Imagine if interacting with government agencies was as easy as calling an Uber car or using Seamless to order dinner. That’s what New York City councilor Ben Kallos hopes to do with a bill he has proposed to the city council.
Put simply, he hopes the legislation would “app-enable” government resources. So if you want to register to vote, apply for benefits, or report a pothole, you will be able to do that via an app. Currently, residents typically interact with New York City departments via snail mail, telephone, or in person. Some, but not all, governmental agencies have web sites. The goal of this law would be make sure there will be apps to fill those voids.
In technology terms, the bill calls for open application programming interfaces, typically known as APIs, for government services. An API acts as a conduit between different software applications and data sources. In one analogy, a restaurant server acts as the API between a customer ordering food and the kitchen preparing that order. The server makes sure the diner’s order is conveyed (hopefully accurately) to the food preparers and then brings the order back to the diner.
The availability of open or published APIs lets a software developer cobble together different mini-services already available—like meshing Google (goog) Maps with Twilio (twlo) (to add SMS text messaging) along with other capabilities—to make something useful. APIs, in short, let developers use other apps as building blocks for their own applications.
If enacted, the bill would mean people “won’t have to deal with the bureaucracy and red tape of government,” argued Kallos, a Democratic councilman who represents Midtown East, the Upper East Side, East Harlem, and Roosevelt Island. “Government gets a lot wrong, and a lot of that comes from having to shove pieces of paper around,” he said, explaining that automating all that paper pushing could eliminate or lessen the chances of error.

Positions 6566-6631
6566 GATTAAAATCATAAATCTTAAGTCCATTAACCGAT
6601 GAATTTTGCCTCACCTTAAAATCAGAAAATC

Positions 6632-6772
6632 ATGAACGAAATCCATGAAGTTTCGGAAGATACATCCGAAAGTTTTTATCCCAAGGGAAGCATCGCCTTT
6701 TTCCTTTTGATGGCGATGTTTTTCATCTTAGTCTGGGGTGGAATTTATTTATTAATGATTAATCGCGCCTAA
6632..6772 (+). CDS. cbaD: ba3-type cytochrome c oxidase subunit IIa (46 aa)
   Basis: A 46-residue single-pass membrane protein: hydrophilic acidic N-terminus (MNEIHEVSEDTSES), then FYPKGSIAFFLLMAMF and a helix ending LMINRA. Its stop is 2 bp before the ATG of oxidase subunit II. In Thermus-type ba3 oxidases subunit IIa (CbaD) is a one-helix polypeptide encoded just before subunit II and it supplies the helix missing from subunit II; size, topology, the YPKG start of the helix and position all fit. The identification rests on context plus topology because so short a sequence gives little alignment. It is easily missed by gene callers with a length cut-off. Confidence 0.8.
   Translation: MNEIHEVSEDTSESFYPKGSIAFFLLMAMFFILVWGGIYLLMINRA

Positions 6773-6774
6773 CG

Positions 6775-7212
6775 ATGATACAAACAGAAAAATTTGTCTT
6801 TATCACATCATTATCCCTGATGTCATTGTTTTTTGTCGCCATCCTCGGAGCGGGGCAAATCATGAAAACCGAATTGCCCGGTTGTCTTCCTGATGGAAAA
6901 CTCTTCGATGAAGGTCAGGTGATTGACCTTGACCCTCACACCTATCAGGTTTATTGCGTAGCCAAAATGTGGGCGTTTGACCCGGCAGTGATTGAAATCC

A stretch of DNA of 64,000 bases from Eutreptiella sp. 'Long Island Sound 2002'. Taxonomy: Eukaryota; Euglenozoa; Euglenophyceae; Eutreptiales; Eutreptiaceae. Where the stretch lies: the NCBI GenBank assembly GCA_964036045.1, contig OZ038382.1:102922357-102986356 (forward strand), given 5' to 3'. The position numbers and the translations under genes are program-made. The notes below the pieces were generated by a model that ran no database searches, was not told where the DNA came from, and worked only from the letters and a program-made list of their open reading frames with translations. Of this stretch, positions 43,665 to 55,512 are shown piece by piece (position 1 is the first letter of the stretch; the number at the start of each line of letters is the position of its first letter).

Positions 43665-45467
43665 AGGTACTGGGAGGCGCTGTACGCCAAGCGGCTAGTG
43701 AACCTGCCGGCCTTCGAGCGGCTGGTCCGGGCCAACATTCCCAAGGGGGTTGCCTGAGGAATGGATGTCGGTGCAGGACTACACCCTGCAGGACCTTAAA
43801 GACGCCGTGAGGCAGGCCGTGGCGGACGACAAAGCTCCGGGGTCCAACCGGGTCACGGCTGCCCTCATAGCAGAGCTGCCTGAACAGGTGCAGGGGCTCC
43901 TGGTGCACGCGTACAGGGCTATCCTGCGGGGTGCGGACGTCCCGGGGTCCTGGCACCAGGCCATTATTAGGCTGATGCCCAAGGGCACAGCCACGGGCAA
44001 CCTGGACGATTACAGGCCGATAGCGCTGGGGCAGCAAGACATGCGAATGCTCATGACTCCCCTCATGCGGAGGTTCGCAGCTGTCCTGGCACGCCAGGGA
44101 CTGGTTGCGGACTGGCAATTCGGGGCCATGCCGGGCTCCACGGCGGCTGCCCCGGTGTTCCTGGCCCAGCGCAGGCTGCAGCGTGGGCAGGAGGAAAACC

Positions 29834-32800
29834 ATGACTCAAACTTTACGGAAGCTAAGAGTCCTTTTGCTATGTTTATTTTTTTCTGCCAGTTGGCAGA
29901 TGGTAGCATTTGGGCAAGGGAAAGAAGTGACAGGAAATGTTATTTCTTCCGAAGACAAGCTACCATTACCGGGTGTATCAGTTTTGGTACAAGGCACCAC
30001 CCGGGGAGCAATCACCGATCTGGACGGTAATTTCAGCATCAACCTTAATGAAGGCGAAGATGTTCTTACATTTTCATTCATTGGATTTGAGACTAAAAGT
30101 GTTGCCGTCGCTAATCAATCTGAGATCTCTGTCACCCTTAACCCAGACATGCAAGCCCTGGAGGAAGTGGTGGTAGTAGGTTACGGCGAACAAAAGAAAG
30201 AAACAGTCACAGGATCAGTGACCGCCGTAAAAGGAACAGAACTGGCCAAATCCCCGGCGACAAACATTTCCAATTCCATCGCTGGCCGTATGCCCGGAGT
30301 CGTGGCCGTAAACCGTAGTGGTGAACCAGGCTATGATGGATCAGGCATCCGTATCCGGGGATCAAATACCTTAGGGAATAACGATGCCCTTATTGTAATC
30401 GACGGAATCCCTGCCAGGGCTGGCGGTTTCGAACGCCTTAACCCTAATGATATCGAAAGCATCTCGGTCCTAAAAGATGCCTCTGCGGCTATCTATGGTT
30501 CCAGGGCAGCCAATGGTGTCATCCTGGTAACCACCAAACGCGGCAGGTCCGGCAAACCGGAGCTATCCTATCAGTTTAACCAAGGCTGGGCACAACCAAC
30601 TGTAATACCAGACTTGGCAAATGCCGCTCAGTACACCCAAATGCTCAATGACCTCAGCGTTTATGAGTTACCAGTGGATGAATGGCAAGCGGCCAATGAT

Kallos said it’s all about making government services and public data more easily accessible to constituents. One example already in place: New York City’s 311 phone line for reporting non-emergency situations. Under this new law, all new services would include an API that would let people submit requests directly to the city, without having to spend a ton of time on hold and without having to enter their information over and over again, as can often be the case now.
Just across the Hudson River, Jersey City, N.J., which already has an open data law to ease constituent access to public data, is reportedly working on something similar. The idea is that the private sector can do a better job developing apps than strapped city personnel.
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Any time people enter data into a computer system, there will be concerns both about the privacy and security of that data—and who will have access to it going forward. Kallos acknowledged those concerns, but said they can be addressed with strong, well-crafted APIs. Millions of people already file their taxes electronically, so secure data transmission can be accomplished.
Jonathan Reichental, chief information officer for the city of Palo Alto, Calif., said he saw a lot to like in this bill, but cautioned that by opening up the API, the city also opens the door for third-party apps, some of which may not be so great.
“Imagine if I give out a full API to Palo Alto 311 so anyone could build their own version. Suddenly, someone else is defining the City experience…not the Mayor or city administrator,” Reichental said.
The next step for the proposed New York bill is a hearing before the full city council. If 34 out of 51 councilors approve it, it will be sent on to Mayor Bill De Blasio for his signature. While it is late in the session, Kallos is optimistic about its prospects.